Managing White Balance in a Modified DSLR

I often get questions regarding whether a DSLR that has been modified for increased hydrogen-alpha sensitivity can be used for "normal" photography.  After all, these DSLR's are not exactly inexpensive and it would be nice to be able to have the camera available for other uses when not out under the stars.  The short answer is YES.  However, since the automatic white balance in the camera is calibrated for the color response of the stock filter, a distinctive reddish hue is the result when using modified IR filtering since much more light at the red end of the spectrum is coming through the filter than the camera is expecting.  The answer is to use a custom white balance.  The process is very common among professional photographers since they often choose not to trust the automatic white balance in the camera which can easily be fooled by various environmental lighting situations.

Using a custom white balance is fully described in each DSLR's instruction manual.  It is really a very simple concept.  The photographer takes a quick shot of a white card or other object and tells the camera to use that image as its white reference until told otherwise.  The camera then calculates the same red, green and blue mathematical coefficients to use in balancing the colors of all subsequent images.  However, since there are MANY shades of white which can have slight amounts of color mixed in, as anyone who has tried to choose white paint at a paint store can attest, a much more accurate method is to use a special 18% gray card designed especially for the purpose.  These cards come in various sizes and are designed with a texture that reflects only the light falling on it and minimizes any reflected stray colored light from surrounding objects.  Photographic reference gray cards can be found at most well stocked photographic dealers, or at many online vendors.  I purchased mine from Robin Myers Imaging at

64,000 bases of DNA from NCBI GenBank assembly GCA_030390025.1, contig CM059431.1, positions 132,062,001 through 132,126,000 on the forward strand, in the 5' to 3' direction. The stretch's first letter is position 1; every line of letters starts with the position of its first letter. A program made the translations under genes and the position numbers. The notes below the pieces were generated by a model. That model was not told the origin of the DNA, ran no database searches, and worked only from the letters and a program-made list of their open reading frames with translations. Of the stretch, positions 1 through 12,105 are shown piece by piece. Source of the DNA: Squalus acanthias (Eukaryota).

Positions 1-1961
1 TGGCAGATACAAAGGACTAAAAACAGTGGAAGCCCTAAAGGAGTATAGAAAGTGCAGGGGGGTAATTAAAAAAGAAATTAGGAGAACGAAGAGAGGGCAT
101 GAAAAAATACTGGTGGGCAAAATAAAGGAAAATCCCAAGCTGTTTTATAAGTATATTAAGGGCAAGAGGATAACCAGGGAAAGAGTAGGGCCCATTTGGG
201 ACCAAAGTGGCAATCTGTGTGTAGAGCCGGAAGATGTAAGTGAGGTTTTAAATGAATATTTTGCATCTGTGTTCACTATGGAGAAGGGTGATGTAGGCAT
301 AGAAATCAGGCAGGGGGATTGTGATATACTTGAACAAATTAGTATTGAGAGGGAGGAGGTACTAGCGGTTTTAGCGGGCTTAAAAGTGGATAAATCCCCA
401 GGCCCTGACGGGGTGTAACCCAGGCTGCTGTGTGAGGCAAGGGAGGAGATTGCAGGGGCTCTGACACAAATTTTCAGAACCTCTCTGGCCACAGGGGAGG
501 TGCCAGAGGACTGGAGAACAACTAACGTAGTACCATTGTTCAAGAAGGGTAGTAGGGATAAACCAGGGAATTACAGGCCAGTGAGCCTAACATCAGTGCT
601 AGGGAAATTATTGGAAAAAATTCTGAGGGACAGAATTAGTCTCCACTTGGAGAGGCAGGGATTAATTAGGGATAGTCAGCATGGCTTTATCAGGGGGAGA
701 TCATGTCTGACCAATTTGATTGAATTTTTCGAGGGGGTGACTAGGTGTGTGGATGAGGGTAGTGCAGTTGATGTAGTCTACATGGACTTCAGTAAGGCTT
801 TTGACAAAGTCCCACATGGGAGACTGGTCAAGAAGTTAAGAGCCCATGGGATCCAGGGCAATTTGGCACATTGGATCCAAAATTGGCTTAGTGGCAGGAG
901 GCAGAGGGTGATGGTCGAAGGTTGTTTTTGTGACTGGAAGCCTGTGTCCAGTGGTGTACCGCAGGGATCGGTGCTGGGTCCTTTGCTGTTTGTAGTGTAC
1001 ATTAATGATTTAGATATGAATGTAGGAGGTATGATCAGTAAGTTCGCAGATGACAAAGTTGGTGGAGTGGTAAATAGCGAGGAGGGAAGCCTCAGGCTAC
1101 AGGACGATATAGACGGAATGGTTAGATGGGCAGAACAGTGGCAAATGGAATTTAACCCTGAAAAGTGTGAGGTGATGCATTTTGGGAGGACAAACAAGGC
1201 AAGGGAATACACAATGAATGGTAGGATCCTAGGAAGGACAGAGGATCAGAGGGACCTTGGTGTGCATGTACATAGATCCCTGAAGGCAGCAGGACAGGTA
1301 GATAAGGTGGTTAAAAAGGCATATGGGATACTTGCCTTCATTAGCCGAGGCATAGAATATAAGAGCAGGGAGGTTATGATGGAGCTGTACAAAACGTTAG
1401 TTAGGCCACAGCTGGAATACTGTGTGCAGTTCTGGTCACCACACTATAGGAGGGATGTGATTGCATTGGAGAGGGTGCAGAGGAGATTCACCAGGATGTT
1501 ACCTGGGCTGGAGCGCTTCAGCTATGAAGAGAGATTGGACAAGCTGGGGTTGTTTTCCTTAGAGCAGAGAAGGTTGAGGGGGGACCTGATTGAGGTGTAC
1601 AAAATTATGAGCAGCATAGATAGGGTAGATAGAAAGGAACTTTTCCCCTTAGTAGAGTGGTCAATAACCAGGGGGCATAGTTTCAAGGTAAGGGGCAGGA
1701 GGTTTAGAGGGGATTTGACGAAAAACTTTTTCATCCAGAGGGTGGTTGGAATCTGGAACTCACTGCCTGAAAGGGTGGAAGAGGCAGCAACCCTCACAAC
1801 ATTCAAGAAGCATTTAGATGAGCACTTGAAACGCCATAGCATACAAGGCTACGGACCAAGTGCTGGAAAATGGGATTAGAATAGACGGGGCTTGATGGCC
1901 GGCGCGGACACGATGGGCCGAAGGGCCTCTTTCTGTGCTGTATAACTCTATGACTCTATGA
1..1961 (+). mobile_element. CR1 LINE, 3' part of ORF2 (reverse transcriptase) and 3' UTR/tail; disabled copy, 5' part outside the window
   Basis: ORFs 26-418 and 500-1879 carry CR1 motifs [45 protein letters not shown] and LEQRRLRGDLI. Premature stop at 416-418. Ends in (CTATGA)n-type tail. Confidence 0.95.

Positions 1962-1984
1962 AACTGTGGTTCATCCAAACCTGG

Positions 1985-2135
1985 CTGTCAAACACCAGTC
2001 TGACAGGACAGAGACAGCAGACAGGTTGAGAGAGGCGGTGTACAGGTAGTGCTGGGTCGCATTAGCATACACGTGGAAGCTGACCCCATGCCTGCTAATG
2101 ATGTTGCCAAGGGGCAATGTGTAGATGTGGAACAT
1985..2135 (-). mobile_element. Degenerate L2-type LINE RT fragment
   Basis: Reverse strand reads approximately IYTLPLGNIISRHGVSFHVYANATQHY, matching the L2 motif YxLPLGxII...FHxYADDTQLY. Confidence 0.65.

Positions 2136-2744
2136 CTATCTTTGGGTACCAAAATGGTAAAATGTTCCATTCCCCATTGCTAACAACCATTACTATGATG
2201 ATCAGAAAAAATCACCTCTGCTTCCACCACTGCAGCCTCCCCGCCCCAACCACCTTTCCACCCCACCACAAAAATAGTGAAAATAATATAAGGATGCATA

If shooting in sunlight, you simply take a quick image of the reference card held in direct sunlight and using the instructions for your particular camera, set that image to be the custom white balance reference.  When changing light sources, such as when entering a building with incandescent or florescent lights, a new reference image must be taken.  But again, it only takes a few seconds and the reference card can be stored in your camera bag and taken anywhere.  Note, however, that most DSLR's only allow custom white balances to be used in the manual modes...i.e. aperture priority or shutter priority.  In the automatic mode, it expects to use its own automatic white balance algorithm.  In this case, the white balance of the image can be corrected later by any image processing software such as Photoshop or the processing software that came with the camera. 

Below are examples taken with my modified Canon 40D.  Figure 1 shows a photograph of trees and sky allowing the camera to use its auto WB.  The picture has an overall reddish cast, distinctive of all modified DSLR's.  Figure 2 shows the same scene, but using a custom WB derived from a reference 18% gray card.  Note how the trees and sky have their normal colors back.  Figure 3 shows a scene with the sky and an American flag taken using auto WB.  Again, there is the characteristic reddish tint.  Figure 4 shows the same scene shot using the custom white balance.  Note the sky color and the natural colors in the flag.

Figure 5 is an image taken by Don Marcotte with a Canon 5D Mark II that I modified showing the natural colors achievable by using only a custom white balance.  Figure 6 is an image taken by Richard Wright also with a modified Canon 5D Mark II using a custom white balance.

So, while using a custom white balance takes a little extra time and effort, it allows your expensive modified DSLR to be used for more than just astrophotography!  More information on the subject can be found at these links:

Understanding White Balance
Using a Custom White Balance


Figure 1 - Auto-WB image from a modified Canon 40D

Figure 2 - Same camera but using a custom WB

Figure 3 - Auto-WB image from a modified Canon 40D

Figure 4 - Same camera but using a custom WB


Figure 5 - Custom-WB image from a modified Canon 5D Mark II (Don Marcotte)


Figure 6 - Custom-WB image from a modified Canon 5D Mark II (Richard Wright)